09:13 GMT +320 April 2019
Listen Live
    Children of Public School 152 in the Queens borough of New York are the actors in the motion picture “Duck And Cover to teach school children civil defense, Nov. 21, 1951. The movie camera trained on a third grade student who has ducked under a table in her classroom as she acts out the safety precautions that the Civilian Defense Administration recommends for use on the event of an atomic attack in New York.

    Duck and Cover From the DPRK: US Agency to Issue New Nuke Attack Guidelines

    © AP Photo / Bob Wands
    Get short URL

    Remember those rules for surviving an atom bomb explosion near your neighborhood? Neither do we, thankfully, but now the CDC will issue a helpful new guide to reinstitute that mid-20th-century form of existential Cold War dread.

    While asserting that a nuclear attack on America remains unlikely, the Centers for Disease Control and Prevention (CDC) will nonetheless hedge their bets by releasing an updated set of guidelines for the new millennium.

    Set for January 16, the CDC while stage a briefing for the press and public to update helpful tips on how to survive — for those that would want to live in a post-nuclear environment — the unthinkable.

    Suggested to have been brought about by the unceasing commitment of current US President Donald Trump — and his North Korean counterpart Kim Jong-un — to keep ratcheting up their apparently limitless capacity for overheated nuclear rhetoric, the CDC will trot out agency speakers as well as those from the Food and Drug Administration to address "preparing for the unthinkable."

    Talks will include potential response plans, available public health resources and other related issues, according to Defense One.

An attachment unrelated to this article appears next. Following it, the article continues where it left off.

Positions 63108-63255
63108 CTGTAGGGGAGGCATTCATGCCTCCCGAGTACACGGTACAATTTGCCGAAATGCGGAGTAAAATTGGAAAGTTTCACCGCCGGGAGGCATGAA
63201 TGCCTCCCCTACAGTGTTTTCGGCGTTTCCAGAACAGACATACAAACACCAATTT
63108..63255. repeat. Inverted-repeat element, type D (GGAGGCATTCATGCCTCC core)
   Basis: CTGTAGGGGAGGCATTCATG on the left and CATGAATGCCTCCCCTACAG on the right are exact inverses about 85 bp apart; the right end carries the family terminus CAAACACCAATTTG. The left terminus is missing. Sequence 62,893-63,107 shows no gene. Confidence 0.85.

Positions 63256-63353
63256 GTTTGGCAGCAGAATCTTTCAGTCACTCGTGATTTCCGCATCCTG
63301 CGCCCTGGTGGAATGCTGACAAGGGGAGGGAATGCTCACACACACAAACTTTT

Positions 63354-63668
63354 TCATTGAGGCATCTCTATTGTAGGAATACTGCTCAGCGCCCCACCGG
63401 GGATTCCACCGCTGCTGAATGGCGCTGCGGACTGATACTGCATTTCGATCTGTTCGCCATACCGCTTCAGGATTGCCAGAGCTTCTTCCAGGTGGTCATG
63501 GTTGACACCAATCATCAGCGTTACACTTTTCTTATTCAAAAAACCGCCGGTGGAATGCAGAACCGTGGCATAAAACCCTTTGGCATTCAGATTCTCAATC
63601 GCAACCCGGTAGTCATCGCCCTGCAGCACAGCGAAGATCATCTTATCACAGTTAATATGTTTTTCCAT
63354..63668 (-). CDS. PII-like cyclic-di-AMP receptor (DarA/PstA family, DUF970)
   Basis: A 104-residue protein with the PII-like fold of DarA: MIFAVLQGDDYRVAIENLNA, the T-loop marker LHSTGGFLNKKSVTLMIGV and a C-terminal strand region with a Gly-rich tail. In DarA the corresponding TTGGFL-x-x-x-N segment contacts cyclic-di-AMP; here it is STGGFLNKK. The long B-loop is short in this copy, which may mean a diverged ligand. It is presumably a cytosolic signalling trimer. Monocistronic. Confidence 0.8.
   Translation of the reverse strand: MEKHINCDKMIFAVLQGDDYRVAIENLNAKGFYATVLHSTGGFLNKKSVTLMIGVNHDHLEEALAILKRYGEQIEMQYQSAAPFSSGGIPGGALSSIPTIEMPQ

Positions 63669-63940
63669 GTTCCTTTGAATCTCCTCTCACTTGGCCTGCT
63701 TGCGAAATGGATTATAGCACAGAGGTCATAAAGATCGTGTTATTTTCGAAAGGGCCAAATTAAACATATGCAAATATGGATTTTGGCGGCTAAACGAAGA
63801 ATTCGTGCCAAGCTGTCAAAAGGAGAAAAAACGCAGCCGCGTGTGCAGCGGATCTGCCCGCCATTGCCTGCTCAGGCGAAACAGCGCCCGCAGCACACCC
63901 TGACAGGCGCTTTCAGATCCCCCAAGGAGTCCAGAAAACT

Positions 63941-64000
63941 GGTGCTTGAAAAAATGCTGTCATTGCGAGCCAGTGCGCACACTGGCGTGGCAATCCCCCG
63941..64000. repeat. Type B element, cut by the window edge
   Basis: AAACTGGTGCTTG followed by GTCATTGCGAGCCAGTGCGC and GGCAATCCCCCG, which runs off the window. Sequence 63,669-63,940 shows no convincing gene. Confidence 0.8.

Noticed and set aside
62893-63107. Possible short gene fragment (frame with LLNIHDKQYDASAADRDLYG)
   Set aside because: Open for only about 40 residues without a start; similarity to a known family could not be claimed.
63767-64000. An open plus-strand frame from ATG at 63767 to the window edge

"While a nuclear detonation is unlikely," the CDC statement asserted, "it would have devastating results and there would be limited time to take critical protection steps."

    The agency sought to remind US citizens that all hope would not be lost in the horrific event of a nuclear attack.

    "Despite the fear surrounding such an event, planning and preparation can lessen deaths and illness," the CDC announced, adding breezily, "For instance, most people don't realize that sheltering in place for at least 24 hours is crucial to saving lives and reducing exposure to radiation."

    As the late-20th-century pop singer once expressed: "the bomb will bring us together."


    US Exploiting Iran Protests to Dump 2015 Nuclear Deal: Russian Ambassador to UN
    Trump, Kim's Nuclear Buttons Quarrel Turns Politics Into Parody - Lawmaker
    US Lawmaker Advocates Bill Forbidding Trump to Use Nuclear Arms Without Approval
    Armageddon, nuclear annihilation, Centers for Disease Control and Prevention (CDC), Donald Trump, Kim Jong-un, Earth
    Community standardsDiscussion
    Comment via FacebookComment via Sputnik